Australia has officially listed a COVID-19 vaccine developed by Chinese pharmaceutical company Sinovac as a "recognized vaccine" on Friday after completing its assessment of the jab.
The Therapeutic Goods Administration (TGA) said in its advice on the recognition of COVID-19 vaccines used globally but not registered in Australia that the Chinese vaccine demonstrated a 64 percent average efficacy against symptomatic infection and 90 percent against hospitalization.
The inclusion of Sinovac's shot as a recognized vaccine in Australia would mean that over 80,000 Chinese international students will be allowed to study in the country when it reopens its international borders from November, according to the Sydney Morning Herald newspaper.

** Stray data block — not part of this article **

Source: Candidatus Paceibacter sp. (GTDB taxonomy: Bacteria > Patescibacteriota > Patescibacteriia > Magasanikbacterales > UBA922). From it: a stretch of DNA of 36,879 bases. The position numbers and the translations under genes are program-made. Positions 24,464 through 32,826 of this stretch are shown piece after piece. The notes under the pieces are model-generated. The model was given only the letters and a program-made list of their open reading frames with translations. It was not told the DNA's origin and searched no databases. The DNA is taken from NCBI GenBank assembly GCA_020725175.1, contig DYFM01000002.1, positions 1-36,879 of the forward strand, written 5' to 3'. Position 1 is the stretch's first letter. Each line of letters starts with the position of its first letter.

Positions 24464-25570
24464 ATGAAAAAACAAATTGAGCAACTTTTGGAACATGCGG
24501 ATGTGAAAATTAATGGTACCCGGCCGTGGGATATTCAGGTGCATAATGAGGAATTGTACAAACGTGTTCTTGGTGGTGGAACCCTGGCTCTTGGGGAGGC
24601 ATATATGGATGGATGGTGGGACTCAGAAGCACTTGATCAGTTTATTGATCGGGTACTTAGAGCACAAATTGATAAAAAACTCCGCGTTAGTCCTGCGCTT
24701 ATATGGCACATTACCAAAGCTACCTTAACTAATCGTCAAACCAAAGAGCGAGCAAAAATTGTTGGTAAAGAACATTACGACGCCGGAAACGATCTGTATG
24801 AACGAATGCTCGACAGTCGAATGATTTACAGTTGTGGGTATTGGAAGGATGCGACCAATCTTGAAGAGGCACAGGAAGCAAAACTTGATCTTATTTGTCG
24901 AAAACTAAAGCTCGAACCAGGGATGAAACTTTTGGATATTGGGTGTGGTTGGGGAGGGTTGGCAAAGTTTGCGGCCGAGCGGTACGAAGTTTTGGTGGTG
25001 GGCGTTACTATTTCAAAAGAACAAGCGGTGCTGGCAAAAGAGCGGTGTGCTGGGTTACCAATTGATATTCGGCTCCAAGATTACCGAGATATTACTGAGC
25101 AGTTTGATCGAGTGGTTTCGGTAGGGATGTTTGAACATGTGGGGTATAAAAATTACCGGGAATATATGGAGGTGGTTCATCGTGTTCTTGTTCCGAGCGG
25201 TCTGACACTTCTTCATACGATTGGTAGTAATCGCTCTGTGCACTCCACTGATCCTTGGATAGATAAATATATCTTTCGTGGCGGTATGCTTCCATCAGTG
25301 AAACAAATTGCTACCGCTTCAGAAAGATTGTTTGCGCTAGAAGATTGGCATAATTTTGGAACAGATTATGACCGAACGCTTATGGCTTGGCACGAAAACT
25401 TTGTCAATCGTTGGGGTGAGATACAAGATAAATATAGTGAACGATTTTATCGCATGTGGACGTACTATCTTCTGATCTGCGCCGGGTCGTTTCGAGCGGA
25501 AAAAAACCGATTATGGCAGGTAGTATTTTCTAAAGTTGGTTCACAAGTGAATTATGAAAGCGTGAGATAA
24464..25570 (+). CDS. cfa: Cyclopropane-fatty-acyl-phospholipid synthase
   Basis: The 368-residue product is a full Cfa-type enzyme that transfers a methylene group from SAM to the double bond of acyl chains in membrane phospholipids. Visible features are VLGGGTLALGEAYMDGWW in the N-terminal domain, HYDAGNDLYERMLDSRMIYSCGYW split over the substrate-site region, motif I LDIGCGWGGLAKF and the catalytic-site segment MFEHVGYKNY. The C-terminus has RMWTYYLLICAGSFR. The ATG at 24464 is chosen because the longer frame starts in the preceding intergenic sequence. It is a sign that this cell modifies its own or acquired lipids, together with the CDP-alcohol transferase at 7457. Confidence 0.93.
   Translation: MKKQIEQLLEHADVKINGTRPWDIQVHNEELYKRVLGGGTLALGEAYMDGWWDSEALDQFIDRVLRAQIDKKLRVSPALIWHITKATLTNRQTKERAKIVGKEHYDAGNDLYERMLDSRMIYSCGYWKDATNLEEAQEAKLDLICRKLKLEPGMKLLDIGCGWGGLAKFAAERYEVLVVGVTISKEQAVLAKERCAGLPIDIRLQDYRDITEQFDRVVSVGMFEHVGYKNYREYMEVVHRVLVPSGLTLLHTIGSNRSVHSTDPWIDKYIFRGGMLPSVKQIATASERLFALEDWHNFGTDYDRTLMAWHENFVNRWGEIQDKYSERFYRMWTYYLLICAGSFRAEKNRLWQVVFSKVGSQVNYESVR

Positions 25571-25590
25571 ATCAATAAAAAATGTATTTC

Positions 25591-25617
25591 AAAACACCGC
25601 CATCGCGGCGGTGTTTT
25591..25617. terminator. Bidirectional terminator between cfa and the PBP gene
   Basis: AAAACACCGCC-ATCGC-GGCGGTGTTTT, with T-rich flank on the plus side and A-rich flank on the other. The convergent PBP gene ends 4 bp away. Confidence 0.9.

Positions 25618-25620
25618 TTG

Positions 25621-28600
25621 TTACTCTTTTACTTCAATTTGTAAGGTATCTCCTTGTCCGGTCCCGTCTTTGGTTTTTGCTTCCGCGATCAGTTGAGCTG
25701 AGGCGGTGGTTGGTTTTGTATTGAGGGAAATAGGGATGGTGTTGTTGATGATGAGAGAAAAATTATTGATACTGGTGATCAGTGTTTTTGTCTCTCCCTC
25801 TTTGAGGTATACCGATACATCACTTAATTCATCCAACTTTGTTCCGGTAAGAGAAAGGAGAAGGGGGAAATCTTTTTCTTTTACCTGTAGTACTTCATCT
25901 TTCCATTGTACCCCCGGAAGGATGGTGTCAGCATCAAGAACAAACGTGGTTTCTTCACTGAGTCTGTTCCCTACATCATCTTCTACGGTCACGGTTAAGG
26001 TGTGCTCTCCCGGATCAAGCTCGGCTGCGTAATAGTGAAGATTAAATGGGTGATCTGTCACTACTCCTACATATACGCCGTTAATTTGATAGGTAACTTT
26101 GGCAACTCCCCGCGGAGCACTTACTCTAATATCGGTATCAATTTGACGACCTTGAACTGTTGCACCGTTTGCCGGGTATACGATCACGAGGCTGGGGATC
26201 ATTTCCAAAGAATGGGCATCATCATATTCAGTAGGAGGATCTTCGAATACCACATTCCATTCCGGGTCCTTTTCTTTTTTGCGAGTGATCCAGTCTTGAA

"This is enormously welcome news which means valued international students can return safely and promptly. It also means a very important first step in reviving international education which of course contributes more than $31 billion to the Australian economy," Universities Australia chief executive Catriona Jackson said.
Considering that China has provided hundreds of millions of COVID-19 vaccine doses to countries in Southeast Asia, the move would also imply international travelers from Southeast Asia could be able to enter Australia.
Australia's international border was expected to open from November on a state-by-state basis as they reach the 80 percent vaccination threshold according to Australia's Prime Minister Scott Morrison.